Section 1. Introduction

This documentation is specific to the development of the Covered tool. For usage-specific information, please consult the Covered User's Guide which is accessible via tarball download or off of the Covered homepage.
Welcome to Covered development! Since you are reading this document, it is assumed that you are either on the development team, looking to join the team, or are just interested in some of the "under the hood" technical details about how Covered is intended to get the job done. This document will seek to specify the overall project development plan; coding methodologies; project communication guidelines; programs/utilities needed for code development and documentation generation; the code's "big picture"; the nitty-gritty details for all structures, functions and defines; testing procedure; and some odds and ends information. This document will serve as a technical reference as well as the "Covered constitution" on programming guidelines for this project.
But first of all, what is the purpose of this project? Covered is a Verilog code coverage analyzation utility that allows a user to examine the effectiveness of a suite of diagnostics, testing a design-under-test (DUT). The goal of Covered is to allow the user to determine the amount of verification "done-ness" by examining several metrics: line, toggle, memory, combinational logic, FSM state/state transition, and assertion coverage. Each of these metrics are useful for finding logic that is currently unexercised, bits that are not toggled on/off, memory locations that have not been written/read, untested logical conditions, untraveled state machine states and/or state transitions, and unhit OVL cover assertions. Covered is not intended to inform the user if the logic works correctly, however.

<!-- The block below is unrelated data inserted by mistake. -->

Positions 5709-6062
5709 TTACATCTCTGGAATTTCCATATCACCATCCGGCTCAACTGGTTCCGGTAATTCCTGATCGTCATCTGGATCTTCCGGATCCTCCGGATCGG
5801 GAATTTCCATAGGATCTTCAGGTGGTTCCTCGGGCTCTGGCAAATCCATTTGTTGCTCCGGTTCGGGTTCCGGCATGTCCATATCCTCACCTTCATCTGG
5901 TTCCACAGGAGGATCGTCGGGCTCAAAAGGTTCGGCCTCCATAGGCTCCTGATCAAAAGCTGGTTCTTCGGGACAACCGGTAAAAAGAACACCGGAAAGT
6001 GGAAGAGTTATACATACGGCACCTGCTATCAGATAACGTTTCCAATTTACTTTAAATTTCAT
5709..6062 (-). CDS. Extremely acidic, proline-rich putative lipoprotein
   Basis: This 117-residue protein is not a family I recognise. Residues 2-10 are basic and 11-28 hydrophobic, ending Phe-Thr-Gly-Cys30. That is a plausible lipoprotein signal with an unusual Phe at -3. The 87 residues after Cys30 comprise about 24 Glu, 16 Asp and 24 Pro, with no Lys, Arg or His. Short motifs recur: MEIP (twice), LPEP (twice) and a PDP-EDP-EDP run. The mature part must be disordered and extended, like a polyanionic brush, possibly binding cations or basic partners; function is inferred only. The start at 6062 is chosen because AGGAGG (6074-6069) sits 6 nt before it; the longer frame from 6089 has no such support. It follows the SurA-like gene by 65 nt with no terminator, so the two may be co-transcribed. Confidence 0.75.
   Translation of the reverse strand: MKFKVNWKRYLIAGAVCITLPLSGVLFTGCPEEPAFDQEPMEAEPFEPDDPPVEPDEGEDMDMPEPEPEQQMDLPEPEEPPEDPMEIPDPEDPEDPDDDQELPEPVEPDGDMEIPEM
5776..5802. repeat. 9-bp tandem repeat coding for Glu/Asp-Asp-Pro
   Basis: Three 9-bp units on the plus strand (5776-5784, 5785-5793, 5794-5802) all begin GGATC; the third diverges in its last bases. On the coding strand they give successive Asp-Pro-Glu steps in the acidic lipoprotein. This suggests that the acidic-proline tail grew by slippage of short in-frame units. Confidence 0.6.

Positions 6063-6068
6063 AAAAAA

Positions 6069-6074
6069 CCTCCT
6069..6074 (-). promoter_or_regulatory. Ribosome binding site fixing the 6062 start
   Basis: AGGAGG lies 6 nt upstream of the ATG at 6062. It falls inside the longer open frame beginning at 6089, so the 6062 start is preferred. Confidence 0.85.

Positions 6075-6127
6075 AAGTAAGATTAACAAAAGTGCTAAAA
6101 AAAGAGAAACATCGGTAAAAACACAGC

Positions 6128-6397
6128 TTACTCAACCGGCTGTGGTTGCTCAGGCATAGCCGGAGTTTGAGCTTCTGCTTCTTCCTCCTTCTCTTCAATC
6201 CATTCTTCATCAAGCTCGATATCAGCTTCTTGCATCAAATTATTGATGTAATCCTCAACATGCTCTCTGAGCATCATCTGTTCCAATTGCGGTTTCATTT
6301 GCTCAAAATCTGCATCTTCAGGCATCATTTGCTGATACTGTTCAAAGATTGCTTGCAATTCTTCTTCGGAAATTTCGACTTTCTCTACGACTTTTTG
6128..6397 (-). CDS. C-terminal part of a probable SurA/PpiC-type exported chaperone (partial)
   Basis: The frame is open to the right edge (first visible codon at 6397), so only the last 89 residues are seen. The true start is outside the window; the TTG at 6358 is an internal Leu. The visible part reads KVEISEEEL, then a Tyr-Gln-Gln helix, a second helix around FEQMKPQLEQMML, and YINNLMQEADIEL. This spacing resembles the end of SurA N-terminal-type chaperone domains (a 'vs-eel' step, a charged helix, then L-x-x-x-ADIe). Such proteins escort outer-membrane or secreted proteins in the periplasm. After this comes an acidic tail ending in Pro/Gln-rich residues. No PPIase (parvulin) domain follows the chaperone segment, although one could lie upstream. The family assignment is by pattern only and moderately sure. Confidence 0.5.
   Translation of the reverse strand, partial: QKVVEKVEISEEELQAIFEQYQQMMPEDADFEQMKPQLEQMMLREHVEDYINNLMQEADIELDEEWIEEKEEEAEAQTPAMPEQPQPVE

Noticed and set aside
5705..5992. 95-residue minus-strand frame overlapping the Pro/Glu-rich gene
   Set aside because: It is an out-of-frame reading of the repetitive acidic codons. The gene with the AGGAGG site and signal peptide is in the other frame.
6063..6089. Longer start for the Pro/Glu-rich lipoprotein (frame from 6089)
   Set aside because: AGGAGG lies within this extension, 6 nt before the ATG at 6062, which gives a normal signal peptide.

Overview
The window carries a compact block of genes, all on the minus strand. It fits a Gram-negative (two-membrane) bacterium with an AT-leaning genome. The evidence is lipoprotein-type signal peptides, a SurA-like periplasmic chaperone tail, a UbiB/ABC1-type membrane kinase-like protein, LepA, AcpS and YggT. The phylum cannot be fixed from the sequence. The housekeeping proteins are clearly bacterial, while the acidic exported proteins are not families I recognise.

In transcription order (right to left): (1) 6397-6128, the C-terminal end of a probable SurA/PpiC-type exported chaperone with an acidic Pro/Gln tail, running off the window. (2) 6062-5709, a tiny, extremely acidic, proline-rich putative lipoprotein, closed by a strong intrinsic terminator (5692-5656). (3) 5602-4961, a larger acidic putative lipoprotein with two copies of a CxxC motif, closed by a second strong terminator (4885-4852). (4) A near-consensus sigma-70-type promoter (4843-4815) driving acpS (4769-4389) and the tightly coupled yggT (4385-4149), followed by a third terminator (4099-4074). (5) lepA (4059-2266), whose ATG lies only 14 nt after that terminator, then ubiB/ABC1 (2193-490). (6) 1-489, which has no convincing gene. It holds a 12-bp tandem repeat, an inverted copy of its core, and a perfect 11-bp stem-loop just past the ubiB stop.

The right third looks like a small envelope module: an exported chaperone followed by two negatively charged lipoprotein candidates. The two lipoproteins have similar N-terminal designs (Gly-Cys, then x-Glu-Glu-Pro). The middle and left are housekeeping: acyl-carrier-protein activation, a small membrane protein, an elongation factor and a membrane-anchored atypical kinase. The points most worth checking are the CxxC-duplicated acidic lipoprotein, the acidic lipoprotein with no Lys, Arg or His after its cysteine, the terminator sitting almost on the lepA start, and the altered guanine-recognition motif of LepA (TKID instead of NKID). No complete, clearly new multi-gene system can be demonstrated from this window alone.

The key to answering these questions about coverage is done in two ways. First, a concise summary report is generated to indicate percentages of cases for each metric that were hit (tested) or missed (untested). This quick reference can give the user a sense of how far along a testsuite is and also how useful (in terms of added coverage) a diagnostic is to the testsuite. Second, a verbose/detailed report is generated to show the user exactly what logic was not tested and potentially why it was not tested. This information is important to help the diagnostic writer understand how to test the design better.
By using the information contained in the summary and verbose reports, a design tester can feel more confident about the effectiveness of a testsuite (as it relates to the amount of code that it tests) and they can be guided to areas of the logic that still require testing in a more focused fashion.

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